The French Nobel laureate Jacques Monod famously said, “What’s true for E.coli is true for an elephant.” With this in mind, researchers at Rockefeller University set out to determine the function of Tel2, a protein originally found in yeast where it maintains the length of chromosome tips called telomeres. But one experiment after another informed the group that Tel2 in humans plays an altogether different role.
Researchers led by Titia de Lange, head of the Laboratory of Cell Biology and Genetics, now reveal that mammalian Tel2 stabilizes a family of six proteins called PIKKs, enzymes that catalyze the “stop” or “go ahead” signals at certain checkpoints in the cell cycle. Without the coordinated activity of these proteins, cells either stop dividing and ultimately perish or accumulate mutations and form tumors. This research — and its surprising conclusion — appears in the December 28 issue of Cell.
When de Lange and Hiroyuki Takai, a postdoc in her lab, found that Tel2 had no obvious function in mammalian telomeres, they almost dropped the project. But then Takai noticed that cells without Tel2 were unable to detect damage in their DNA, a function carried out by two members of the PIKK family: ATM and ATR. “So Hiro decided to measure their levels in these Tel2 knockout mice and saw that within three or four days the two proteins were gone,” says de Lange, who is also Leon Hess Professor at Rockefeller. After measuring the four other PIKKs, de Lange and Takai found that only PIKKs disappeared in these cells, suggesting that Tel2 specifically targets this family of signal transducers.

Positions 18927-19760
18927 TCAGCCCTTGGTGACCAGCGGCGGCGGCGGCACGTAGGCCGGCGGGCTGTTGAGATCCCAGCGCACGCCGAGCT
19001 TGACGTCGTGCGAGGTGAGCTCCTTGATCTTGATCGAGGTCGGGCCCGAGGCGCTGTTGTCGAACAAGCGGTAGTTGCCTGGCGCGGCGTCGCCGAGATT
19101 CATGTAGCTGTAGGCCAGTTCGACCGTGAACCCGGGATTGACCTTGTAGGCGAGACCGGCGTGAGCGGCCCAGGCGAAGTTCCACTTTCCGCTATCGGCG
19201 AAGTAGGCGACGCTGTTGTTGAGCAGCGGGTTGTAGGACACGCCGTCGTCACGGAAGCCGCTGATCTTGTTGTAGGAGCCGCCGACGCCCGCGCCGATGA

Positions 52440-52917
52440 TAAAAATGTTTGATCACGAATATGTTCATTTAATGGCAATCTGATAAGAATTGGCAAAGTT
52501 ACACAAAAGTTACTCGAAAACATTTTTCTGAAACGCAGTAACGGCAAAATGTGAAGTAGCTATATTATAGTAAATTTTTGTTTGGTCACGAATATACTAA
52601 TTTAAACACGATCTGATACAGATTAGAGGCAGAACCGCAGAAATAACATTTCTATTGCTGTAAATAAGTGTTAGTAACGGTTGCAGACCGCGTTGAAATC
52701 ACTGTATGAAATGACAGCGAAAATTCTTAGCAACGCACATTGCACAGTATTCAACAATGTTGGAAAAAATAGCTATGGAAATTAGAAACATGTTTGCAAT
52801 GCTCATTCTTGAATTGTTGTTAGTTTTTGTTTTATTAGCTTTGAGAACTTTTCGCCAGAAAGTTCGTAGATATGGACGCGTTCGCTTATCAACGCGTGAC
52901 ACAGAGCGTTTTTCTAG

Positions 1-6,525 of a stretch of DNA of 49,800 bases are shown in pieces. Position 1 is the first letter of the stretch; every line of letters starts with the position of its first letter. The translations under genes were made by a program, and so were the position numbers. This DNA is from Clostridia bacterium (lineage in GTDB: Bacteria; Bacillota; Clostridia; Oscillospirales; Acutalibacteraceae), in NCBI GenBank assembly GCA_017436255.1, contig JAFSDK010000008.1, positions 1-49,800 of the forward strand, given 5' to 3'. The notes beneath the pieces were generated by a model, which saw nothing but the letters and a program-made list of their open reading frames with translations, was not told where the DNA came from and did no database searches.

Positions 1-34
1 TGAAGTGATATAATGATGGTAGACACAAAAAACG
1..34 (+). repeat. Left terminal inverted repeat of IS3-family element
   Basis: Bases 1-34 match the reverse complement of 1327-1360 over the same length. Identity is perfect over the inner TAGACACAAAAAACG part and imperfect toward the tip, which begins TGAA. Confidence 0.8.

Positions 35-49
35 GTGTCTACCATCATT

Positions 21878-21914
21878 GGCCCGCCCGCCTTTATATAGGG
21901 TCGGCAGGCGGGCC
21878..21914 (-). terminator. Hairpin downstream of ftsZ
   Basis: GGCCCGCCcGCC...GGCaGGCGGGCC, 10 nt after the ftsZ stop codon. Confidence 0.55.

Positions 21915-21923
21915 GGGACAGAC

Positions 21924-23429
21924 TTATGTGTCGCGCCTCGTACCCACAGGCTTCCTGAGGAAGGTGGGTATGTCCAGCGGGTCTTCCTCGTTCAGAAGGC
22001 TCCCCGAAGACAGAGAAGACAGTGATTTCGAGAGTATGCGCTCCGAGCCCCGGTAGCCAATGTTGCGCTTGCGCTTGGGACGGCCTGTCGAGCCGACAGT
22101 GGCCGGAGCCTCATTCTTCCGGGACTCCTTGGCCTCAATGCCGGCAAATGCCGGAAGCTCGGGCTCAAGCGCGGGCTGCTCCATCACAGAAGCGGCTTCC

Takai and de Lange determined that Tel2 prevented the degradation of these proteins by using a laborious, “time-honored” technique called pulse-chase labeling. With this technique, they found that cells without Tel2 were able to synthesize the six proteins but were unable to keep them around. Tel2 doesn’t affect their synthesis but their stability. The group further showed that Tel2 stabilizes each of these six PIKKs by binding to a region common to all of them.
In addition to ATR and ATM, the PIKK family includes SMG1, TRRAP, DNA-PKcs and mTOR — “all kinases that regulate central pathways of enormous importance to human disease,” says de Lange. In particular, tumor cells depend on mTOR to survive and to a large extent ATR and ATM; for some time now, mTOR has been a target in clinical trials to combat cancer.
“We are excited about the possibility of using our findings to manipulate PIKKs in tumor cells and thereby kill them,” says de Lange. “As always with new approaches to cancer therapy, the challenge will be in figuring out how to avoid harming cells that are healthy.”
De Lange, who is usually funded for her work on telomeres, was supported in large part by grants from the Breast Cancer Research Foundation and the National Cancer Institute at the National Institutes of Health.
Citation: Cell 131(7): 1248–1259 (December 28, 2007)
Source: Rockefeller University
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